Top Ten Strange things about living in Germany

by Brea

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To start as a disclaimer, this is all my opinion. However, many U.S. expats would gladly agree with my sentiments on some of the strange (to Americans) things that they do. So, here we go!

1. Walking Sticks aren’t just for old folks!

This one cracks me up. If you live in Bavaria for a little bit, you begin to notice that a lot of people use walking sticks…to walk around. They don’t have to be hiking (which here means walking through nicely carved trails in the woods) or climbing a mountain. The name for it is Nordic Walking. I’ve asked around and I guess you get a better workout versus just walking. My rebuttle to that is always ‘Why don’t you just run?’ but I guess some people would rather take their walking sticks out. Oh, and as the title says, this is a sport for all ages. I’ve seen so so many people in their 20’s going on nordic walks. This, to me, is downright strange.

2. Staring is completely acceptable

There’s not much to this one, people here stare, a LOT. If you come over here and don’t immediately notice it, you’re not American. The funniest part is that when someone is staring at you and you stare back at them, they don’t look away. Oh no, they just continue to stare at you. If you did this in the states, especially out at night, you’d be asking for a fight…American’s aggressive?? What?

3. Sprechen Sie Englisch?…’A little’

This cracks me up. I find it very humbling that most people in Europe speak at least 2-3 languages. We are oh so far behind them in the states. Here, it’s always funny when we ask if someone speaks English. About 98% of the time they do, but they almost always say ‘A Little’ then proceed to speak perfect English. I asked a friend here and she said German people in general do not like to mess up or look bad, so they’ll say that almost as a disclaimer in case they mess up. So now, every time someone says ‘a little’ I can just assume they speak perfect English. Works every time.

4. Must Follow the Rules!

This is something we learned quickly, Germans have no problem telling you if you are doing something wrong. They like their rules over here. People here actually wait for the crosswalk sign to turn green, even when there are no cars around. My friends have said Germans will tell you if they think your kids aren’t dressed appropriately or warmy enough. 

5. Sunday is Quiet Day

On Sundays, it is illegal to mow your lawn. It is considered rude to ride your loud motorcycle. Basically, you shouldn’t use any mechanical or electronic device that makes noise. If the walls are thin between you and your neighbors, they might ask that you don’t do laundry on Sundays (which is when I do laundry). German’s like their quiet time. I have a girlfriend whose neighbors want her quiet 100% of the time, and they let her know it too. I think they should make thicker walls.

6. When it Snows, bring out the shovel

Every person is responsible for sweeping/shoveling the area in front of their house or rowhouse. The reason is that if someone slips and falls in front of your door because there is snow, you are held liable. I think this is another stupid law…just don’t trip and fall. Our neighbor’s kids are out while it’s snowing, sweeping the walkway off and also when it stops snowing. I’m not as dedicated.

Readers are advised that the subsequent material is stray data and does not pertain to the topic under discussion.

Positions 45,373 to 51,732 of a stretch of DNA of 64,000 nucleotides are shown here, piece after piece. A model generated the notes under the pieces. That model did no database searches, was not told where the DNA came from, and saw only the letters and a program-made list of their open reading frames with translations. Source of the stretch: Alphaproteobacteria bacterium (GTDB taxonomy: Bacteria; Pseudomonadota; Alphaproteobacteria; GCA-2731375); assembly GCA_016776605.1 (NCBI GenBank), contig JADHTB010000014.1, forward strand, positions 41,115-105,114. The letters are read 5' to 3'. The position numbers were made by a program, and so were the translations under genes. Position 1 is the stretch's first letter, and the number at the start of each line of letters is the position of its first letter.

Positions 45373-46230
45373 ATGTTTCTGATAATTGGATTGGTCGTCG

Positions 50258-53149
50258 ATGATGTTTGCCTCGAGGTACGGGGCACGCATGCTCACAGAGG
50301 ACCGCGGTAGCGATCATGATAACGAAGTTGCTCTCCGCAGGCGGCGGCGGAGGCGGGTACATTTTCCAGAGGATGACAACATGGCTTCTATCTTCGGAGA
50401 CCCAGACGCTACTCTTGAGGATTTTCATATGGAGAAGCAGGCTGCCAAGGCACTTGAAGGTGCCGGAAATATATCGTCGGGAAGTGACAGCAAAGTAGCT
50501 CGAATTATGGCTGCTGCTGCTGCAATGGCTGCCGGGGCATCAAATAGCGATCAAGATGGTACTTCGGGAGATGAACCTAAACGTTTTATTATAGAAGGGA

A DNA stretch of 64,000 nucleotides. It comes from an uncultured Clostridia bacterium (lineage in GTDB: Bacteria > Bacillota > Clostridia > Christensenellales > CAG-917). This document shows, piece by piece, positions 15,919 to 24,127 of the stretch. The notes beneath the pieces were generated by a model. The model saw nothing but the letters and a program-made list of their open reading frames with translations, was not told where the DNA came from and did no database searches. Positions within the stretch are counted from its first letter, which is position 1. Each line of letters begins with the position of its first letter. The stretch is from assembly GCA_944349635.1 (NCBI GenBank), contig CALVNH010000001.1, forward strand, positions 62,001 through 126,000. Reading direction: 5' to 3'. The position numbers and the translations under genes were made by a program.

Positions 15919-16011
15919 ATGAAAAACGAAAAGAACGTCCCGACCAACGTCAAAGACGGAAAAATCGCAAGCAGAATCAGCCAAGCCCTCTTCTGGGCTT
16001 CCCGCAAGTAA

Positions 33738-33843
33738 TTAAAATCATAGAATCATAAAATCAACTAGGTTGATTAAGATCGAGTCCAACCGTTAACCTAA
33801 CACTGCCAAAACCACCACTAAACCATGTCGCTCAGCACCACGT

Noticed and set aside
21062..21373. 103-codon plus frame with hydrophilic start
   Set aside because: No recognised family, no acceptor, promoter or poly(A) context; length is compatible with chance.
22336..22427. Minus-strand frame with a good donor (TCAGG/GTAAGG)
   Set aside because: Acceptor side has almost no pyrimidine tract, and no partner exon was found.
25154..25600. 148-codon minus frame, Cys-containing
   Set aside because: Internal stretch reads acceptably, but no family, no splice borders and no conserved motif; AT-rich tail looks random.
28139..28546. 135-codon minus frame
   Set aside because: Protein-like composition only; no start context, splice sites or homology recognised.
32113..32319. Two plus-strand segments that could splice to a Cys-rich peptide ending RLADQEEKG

7. When it doesn’t snow, bring out the Broom

Even living at a townhouse, our neighbors still expect us to sweep the area in front of our place. This includes falling leaves, dirt that accumulates, etc. I cannot tell you how many 80 year old women I’ve seen sweeping the sidewalks in front of their homes and the streets as well!

8. Washing your car needs to be done at the Car Wash

I’m not sure if this is actually illegal, but we’ve been told by many people that you are not allowed to wash your car at your house. This is because the chemicals can get in the drains, and that’s bad. Oh, and if you do a dry wash on your car, you should not do it on Sunday. It’s too loud.

9. People are outside, a lot!

Ok this is not strange, but it is different from the states (and sadly, it is getting strange to do). People here get outside, and a lot too. When it snows, all the kids are playing outside. When it doesn’t snow, all the kids are playing outside. People walk everywhere or ride their bikes. I am so impressed at how many people were running and biking when it was sub-zero here a few weeks ago. I am equally, if not more, impressed at how many people still bike when there’s a few inches of snow on the ground. These people are tough!

10. If it’s cold, dress appropriately. Always!

Whenever I’m walking to the gym and wear the capri three quarter pant thingys, I’m always waiting for someone to tell me I need longer pants. This happened a few times so far this winter. People come up and point to my bare calves and go on (in German) about how I need to cover my legs up. It cracks me up every time!

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Rachel May 5, 2013 - 10:45 pm

This is so interesting to read! I’m in my 7th year of learning German and it’s nice to read about things you wouldn’t usually be taught about! Thanks 😀

Alissa B May 21, 2013 - 1:41 pm

All of it is soooo true. We are living in Germany for 3 years, and what you say is very true….and it’s kind of funny especially the starring part. When we arrived we were warned about that. Germans are also very straight forward.


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